When Grand Spaulding Dodge and Nickey Chevrolet were engaged in hand to hand street wars, Darts and Novas were where the heavy artillery was placed for maximum impact. Chargers and Chevelles were nice cars, but why carry the extra weight. Chris M is correct Ford Fairlanes and Falcons were in the fight, least we forget the 427 Comet.

    Of course those were the days when young men dreamed going to Skips on North Ave, near Chicago, on a Saturday night. With either your girl or 2 or 3 buddies. The advice your buddies gave was always bad. A common one was “I don’t see any cops, stand on it”. Today, young males have been neutered and they think Uber is cool.

    Like 11
    • ACZ

      1st and North Avenues on Friday or Saturday night. That was the Van Nuys Blvd. of Chicago back in the day.

      Like 3
    • Lickolotapus

      Super Glide,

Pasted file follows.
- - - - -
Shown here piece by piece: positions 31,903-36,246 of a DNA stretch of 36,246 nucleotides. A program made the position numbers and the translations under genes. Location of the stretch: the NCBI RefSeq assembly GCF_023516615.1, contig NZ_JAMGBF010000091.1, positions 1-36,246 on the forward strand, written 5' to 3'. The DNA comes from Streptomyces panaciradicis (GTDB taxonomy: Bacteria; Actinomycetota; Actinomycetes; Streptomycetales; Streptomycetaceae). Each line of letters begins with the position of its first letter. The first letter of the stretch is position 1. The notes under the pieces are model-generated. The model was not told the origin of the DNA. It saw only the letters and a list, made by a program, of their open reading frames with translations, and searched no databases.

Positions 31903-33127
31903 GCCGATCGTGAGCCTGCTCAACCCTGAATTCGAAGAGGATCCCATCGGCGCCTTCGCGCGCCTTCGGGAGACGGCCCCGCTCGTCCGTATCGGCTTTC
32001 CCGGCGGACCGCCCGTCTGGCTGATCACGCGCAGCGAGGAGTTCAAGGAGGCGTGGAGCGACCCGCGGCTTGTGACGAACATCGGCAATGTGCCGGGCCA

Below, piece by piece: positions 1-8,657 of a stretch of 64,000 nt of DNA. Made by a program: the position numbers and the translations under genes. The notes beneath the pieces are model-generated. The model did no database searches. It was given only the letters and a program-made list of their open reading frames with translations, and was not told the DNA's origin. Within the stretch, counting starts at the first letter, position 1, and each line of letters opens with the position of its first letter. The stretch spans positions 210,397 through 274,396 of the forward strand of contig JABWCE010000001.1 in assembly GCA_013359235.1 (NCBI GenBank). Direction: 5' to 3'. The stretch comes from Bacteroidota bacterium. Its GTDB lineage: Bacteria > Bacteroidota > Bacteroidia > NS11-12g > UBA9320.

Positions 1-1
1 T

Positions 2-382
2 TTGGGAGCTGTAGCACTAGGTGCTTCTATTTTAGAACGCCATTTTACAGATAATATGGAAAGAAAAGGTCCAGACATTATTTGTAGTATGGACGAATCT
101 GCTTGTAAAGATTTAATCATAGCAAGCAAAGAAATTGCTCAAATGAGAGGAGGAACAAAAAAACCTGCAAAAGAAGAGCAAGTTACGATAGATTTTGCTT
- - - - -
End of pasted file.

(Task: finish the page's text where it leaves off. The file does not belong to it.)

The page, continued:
Only Chicago Dinosaur’s remember “Skips”.
      Not all of the members here are 10 million years old, give the youngsters a little background story so they have something to dream about.

      Like 1
  6. roger Steven hatt

    I owned a 68 GTS with a 340, and it ate 383,s and 440,s and just about everything else on the street. 350 Chevs were a joke to race as were 390 Fords. Best 1/4 mile time was 12.56 @ 104 miles/hr.

    Like 3
  7. stillrunners stillrunners Member

    Wow a big block that survived – with original motor – that’s why it’s getting the bids.

    There is a Mopar site that posts missing parts per vin hoping to reunite them to the original car.

    How many Rustangs 390/428’s have we seen lately with it’s original motor ?

    Like 4
  8. David Hunt

    Did sell a 318 dart gt that need lots of love. But gentleman bought and save it
    .was four speed

  9. Daniel Blancher

    Oh my what memories, a friend has one and yes it was fast , wasn’t to many losses when racing it.

  10. Paolo

    I have a rebuilt, date code correct A833 sitting on a stand in my, well, it’s actually sitting in my family room right now because… uh, I was test fitting the bell housing and it’s much warmer there than in the garage at the moment.
    I would be willing to divert my transmission from its intended project to install it it in this 68 383 GTS but there I go, talking like a crazy person again.

    Like 1